Explicit statement why patient has not been informed 15 (3)
An electrocardiogram (ECG) to exclude significant cardiac disease or prolonged QT intervals should be performed prior to commencing patients on high-dose antipsychotics (or an explanation for not doing so should be documented) 613 112 (18) 501 (82) Evidence from records that ECG performed 40 (8)
Statement in notes that ECG could not be performed 10 (2)
If a patient is prescribed high-dose antipsychotic drugs for 3 months, the outcome by the end of this time should be documented in the patient's notes 214 Clear statement of outcome 147 (69)
Records show outcome reviewed in the light of the original indications 95 (44)
Polypharmacy
Two or more antipsychotic drugs should only be given concurrently as part of a considered treatment plan. Indications include: (a) when a single antipsychotic has failed to control symptoms; (b) while switching a patient between different antipsychotics; (c) covering a period of acute exacerbation 1487 101 (7) 1386 (93) Patients fulfilling criterion (a) 826 (60)
Patients fulfilling criterion (b) 290 (21)
Patients fulfilling criterion (c) 411 (30)
Patients meeting none of the criteria 311 (22)

Dose

The British National Formulary (BNF; British Medical Association & Royal Pharmaceutical Society of Great Britain, 1999) states a maximum recommended dose, or a dose range for all antipsychotic drugs except trifluoperazine. The Royal College of Psychiatrists' consensus statement (Royal College of Psychiatrists, 1993) recommends that, when an antipsychotic is given at a dose above the BNF limit the decision should be made by a fully trained psychiatrist; the patient should be informed and his/her consent obtained; an electrocardiogram (ECG) should be performed; regular pulse, blood pressure and temperature checks should be made; and fluid intake should be monitored. A trial of a high-dose prescription should not last longer than 3 months. If there has been no improvement, the dose should be reduced back to within the standard range.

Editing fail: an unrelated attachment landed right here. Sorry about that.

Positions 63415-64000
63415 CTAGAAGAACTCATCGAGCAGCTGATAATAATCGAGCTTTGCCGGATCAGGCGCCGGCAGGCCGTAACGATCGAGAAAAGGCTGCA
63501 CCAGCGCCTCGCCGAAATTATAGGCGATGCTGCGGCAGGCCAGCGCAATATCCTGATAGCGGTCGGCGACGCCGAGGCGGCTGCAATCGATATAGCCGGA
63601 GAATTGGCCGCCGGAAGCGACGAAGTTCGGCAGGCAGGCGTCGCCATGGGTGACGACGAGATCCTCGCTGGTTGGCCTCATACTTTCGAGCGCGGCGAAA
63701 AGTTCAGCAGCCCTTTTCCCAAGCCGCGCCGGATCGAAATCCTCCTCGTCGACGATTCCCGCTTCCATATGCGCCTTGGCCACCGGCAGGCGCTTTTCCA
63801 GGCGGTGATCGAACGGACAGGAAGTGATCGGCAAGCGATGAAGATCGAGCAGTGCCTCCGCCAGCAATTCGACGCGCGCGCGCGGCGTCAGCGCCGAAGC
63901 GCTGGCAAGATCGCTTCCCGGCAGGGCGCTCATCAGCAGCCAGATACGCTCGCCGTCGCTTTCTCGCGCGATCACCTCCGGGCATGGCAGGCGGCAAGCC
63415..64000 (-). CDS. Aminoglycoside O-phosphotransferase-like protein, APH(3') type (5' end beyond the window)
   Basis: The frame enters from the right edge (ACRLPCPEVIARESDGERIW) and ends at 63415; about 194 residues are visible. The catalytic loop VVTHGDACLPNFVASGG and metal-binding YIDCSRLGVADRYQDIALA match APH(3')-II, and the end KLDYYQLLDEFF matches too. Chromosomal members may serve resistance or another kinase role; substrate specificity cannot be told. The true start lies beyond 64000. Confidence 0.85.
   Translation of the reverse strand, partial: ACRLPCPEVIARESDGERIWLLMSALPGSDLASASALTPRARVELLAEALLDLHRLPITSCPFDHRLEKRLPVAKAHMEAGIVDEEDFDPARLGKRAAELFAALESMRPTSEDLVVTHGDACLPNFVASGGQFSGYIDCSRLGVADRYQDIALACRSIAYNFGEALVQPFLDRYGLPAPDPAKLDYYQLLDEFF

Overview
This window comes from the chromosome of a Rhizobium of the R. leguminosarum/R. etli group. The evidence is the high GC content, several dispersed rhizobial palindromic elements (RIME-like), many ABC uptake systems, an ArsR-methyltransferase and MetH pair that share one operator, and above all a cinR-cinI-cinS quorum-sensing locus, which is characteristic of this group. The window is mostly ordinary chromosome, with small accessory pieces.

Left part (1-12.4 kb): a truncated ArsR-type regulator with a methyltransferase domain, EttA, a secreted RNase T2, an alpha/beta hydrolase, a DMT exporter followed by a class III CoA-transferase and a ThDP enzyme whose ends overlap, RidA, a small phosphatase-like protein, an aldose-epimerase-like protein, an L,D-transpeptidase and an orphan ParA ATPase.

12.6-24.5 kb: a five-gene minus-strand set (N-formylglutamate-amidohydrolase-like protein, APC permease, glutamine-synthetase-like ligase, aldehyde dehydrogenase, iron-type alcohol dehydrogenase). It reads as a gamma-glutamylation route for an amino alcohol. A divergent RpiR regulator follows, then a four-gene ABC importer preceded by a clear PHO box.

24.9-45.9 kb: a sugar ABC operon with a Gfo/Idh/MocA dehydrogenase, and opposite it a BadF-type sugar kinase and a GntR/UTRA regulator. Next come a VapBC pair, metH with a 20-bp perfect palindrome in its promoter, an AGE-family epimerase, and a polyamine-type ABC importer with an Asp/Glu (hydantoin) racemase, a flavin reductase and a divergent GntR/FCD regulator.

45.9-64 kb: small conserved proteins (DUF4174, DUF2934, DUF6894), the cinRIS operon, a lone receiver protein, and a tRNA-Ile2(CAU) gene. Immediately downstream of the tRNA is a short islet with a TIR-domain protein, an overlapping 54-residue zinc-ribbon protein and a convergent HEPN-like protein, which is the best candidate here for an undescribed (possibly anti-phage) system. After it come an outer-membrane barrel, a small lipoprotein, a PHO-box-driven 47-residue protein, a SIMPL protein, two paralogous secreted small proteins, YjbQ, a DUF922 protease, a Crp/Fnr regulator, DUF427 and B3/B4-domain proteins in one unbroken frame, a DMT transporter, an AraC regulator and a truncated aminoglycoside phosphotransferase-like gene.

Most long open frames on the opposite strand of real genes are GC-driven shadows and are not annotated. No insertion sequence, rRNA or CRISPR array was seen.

Polypharmacy

The BNF advises against polypharmacy. However, the College consensus statement suggests that there are some occasions when it is appropriate to give more than one antipsychotic drug concurrently for short periods. These include when changing gradually from one drug to another and when giving a more sedative and/or injectable antipsychotic drug to someone who is very agitated and who is already prescribed another antipsychotic drug on a regular basis.

High dose caused by polypharmacy

The College consensus statement clearly states that high-dose prescribing may occur because of the additive effects of two antipsychotic drugs that are prescribed concurrently. There are two methods of calculating whether the ‘total dose of antipsychotic drug’ exceeds the recommended level. One is to convert the doses of the drugs into ‘chlorpromazine equivalents’ and add these. The other approach, which was used in this audit, is to convert the prescribed dose to its percentage of the upper recommended dose (or maximum dose) for each drug and then to add the percentages (Yorston & Pinney, 2000). When the sum exceeds 100, the patient is considered to be receiving a high dose.

For the purpose of the audit, the maximum daily dose for trifluoperazine was taken to be 50 mg.

Recruitment of sites

In February 1998, all UK adult mental health services were invited to take part in the audit; 47 did so. Services from every part of the country and from every main socio-demographic group (inner city, urban, mixed and rural) participated. They included one private hospital and one high security hospital. A total of 241 psychiatric wards (154 acute admission, 69 rehabilitation and 18 forensic) were involved. All wards were primarily for the treatment of people aged 18-65.

The audit

Local staff used a pro forma to collect information about all in-patients who were prescribed antipsychotic medication on 5 October 1998. This included details of all prescriptions for antipsychotic medication (drug, daily dose and route of administration). For each prescription, it was noted whether the drug was to be administered routinely or whether it was to be given ‘as required’ at the discretion of nursing staff. Frequency of administration was recorded for antipsychotic drugs prescribed as depot injections and, for zuclopenthixol acetate, the dose prescribed in the previous 72 hours.